Regionally, China has already taken important steps to foster multilateral cooperation and dialogue with many of its neighbors, through actions like signing the Treaty of Amity and Cooperation with the Association of Southeast Asian Nations, and by leading the Six-Party Talks on the Korean Peninsula. Washington will look to Beijing to deepen its engagements on the Korean peninsula, place relations with Japan on more productive footing, and accept an ongoing role for the United States and its security partnerships in the Western Pacific (a presence that has the added benefit of constraining Japanese military ambitions).
Although Beijing continues to resist binding obligations and timetables for emissions reductions, it has taken significant steps in recent months, including adopting a comprehensive national climate strategy.
Globally, the Obama administration will look for Beijing to assume greater responsibility for international peace and security by playing a more active and constructive role, not only on North Korea but other hot spots like Sudan, Iran, and Myanmar. (These conversations are likely to be particularly fraught in situations where China’s traditional concepts of sovereignty and non-intervention collide with the new international norm of a "responsibility to protect"). Washington also hopes China will expand its impressive and growing engagement since 2000 in UN peace operations, in terms of both funding and personnel, which would provide evidence of China’s willingness to share responsibility for global peace outside its narrow national interests.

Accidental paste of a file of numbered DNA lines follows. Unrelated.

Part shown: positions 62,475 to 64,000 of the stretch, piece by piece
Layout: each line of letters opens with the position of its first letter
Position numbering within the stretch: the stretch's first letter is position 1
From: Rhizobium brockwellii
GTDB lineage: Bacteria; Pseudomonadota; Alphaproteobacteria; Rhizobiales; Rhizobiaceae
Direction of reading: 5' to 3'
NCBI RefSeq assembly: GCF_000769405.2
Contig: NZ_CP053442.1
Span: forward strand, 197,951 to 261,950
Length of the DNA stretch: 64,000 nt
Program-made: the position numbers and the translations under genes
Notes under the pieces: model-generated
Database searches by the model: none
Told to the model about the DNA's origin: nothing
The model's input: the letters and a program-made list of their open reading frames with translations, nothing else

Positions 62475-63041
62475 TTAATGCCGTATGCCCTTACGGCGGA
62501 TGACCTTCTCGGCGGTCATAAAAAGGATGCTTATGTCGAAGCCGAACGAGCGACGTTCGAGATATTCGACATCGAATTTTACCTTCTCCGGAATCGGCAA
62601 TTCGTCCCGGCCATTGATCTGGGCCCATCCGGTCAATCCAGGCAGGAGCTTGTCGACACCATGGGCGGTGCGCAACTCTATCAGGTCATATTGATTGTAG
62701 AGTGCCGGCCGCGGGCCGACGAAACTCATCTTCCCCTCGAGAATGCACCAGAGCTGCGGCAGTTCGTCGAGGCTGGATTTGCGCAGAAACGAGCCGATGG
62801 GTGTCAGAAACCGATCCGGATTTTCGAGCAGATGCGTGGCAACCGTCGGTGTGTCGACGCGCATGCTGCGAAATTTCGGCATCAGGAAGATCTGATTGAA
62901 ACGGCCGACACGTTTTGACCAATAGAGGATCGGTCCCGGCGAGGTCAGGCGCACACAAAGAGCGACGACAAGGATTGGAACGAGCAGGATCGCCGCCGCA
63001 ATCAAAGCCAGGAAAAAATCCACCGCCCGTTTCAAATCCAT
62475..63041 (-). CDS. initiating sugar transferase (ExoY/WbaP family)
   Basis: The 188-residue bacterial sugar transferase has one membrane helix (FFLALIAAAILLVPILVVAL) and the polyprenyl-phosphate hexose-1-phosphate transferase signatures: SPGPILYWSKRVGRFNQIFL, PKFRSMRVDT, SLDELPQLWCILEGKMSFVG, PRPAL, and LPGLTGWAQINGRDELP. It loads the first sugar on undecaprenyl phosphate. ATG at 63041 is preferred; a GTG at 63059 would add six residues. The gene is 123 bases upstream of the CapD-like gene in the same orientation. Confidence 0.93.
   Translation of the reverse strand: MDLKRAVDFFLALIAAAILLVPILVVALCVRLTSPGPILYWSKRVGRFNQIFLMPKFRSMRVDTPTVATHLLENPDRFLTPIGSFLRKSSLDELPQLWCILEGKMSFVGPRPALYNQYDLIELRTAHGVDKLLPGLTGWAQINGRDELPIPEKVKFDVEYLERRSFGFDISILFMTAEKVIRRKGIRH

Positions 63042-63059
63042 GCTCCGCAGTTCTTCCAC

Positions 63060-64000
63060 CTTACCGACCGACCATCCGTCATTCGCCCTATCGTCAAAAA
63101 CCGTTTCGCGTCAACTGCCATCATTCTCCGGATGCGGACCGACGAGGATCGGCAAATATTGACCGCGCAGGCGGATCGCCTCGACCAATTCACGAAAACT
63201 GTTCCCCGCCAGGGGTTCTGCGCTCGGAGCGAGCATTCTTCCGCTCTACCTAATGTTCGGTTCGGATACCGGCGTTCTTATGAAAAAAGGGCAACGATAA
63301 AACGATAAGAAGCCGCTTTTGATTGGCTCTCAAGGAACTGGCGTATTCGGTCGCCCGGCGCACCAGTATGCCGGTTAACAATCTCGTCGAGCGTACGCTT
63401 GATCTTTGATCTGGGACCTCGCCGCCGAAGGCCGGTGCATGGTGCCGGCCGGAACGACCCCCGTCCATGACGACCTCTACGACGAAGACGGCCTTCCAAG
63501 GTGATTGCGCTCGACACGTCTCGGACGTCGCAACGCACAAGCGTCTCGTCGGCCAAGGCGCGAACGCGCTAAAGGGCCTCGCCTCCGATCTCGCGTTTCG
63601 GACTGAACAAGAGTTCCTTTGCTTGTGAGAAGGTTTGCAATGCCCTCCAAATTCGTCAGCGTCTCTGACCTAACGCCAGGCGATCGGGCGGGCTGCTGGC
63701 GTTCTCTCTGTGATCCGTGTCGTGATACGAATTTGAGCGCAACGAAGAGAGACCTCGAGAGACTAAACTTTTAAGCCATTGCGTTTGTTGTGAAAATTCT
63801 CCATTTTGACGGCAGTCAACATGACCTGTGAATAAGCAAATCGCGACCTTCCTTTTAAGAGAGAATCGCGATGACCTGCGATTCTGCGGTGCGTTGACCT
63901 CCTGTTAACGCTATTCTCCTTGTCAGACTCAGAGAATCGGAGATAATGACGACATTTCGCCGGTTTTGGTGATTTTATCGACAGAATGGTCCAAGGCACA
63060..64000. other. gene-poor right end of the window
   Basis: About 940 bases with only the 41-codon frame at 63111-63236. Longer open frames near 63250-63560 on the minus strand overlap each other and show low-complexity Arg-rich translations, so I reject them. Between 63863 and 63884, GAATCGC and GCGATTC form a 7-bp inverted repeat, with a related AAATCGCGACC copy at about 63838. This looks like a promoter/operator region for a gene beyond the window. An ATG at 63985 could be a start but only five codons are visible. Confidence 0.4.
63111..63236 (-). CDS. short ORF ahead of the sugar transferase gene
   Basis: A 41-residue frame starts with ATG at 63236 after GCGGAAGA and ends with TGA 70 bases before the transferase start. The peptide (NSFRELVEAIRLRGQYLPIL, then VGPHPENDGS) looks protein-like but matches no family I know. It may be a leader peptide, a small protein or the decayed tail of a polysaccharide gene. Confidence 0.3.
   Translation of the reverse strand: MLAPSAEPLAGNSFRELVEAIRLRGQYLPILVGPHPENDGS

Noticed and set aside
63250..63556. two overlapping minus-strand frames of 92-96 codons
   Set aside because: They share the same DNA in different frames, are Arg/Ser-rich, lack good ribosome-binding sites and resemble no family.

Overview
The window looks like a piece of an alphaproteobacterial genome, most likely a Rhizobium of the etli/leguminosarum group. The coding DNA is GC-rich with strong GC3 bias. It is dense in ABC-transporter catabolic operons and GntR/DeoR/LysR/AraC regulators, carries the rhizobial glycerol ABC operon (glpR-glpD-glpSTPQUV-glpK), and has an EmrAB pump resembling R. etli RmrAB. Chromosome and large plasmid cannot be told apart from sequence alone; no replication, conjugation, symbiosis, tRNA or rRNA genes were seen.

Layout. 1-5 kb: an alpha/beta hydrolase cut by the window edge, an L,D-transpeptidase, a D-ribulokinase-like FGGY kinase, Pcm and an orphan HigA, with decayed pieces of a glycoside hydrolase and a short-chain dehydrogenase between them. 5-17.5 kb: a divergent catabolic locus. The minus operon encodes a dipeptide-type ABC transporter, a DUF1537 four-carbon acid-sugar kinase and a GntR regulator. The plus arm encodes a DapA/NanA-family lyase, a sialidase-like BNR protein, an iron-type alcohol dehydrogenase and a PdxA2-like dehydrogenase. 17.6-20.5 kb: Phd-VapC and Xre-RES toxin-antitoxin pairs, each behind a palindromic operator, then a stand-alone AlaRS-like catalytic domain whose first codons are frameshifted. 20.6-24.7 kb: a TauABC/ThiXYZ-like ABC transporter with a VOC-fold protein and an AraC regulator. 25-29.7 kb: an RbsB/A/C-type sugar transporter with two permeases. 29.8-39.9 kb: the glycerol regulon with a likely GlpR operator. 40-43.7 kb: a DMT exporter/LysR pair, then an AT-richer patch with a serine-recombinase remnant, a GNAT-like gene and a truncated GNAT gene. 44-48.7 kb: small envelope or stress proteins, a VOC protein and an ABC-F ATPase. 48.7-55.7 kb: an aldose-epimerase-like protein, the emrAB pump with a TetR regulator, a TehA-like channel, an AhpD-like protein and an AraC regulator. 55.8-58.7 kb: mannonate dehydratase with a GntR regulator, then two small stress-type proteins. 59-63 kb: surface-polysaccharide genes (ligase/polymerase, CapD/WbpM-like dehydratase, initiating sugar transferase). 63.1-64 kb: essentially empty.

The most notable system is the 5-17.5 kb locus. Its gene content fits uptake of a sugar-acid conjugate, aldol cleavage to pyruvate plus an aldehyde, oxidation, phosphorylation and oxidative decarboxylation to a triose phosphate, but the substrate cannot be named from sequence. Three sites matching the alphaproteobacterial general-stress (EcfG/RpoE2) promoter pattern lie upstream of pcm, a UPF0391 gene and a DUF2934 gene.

In the nuclear arena, China has already taken some steps to strengthen the nonproliferation regime. It is a member in good standing of the NPT, has recently joined the Nuclear Suppliers Group, and has good record on counterterrorism cooperation. At the same time, China must improve its export controls and its overall performance regarding states of proliferation concern. Given its special relationship with North Korea, China has a particular responsibility to counter Pyongyang’s nuclear ambitions. Beijing’s close cooperation with the Obama administration on UNSC Resolution 1874 testifies to China’s capacity, to defend the nonproliferation regime from determined assaults, if so inclined. The Obama administration is seeking a similar level of Chinese determination to confront Iran’s nuclear ambitions within the P5+1 [the five permanent members of the UN Security Council, the United States, Britain, France, Russia and China, plus Germany] framework.
A Climate for Economic Cooperation?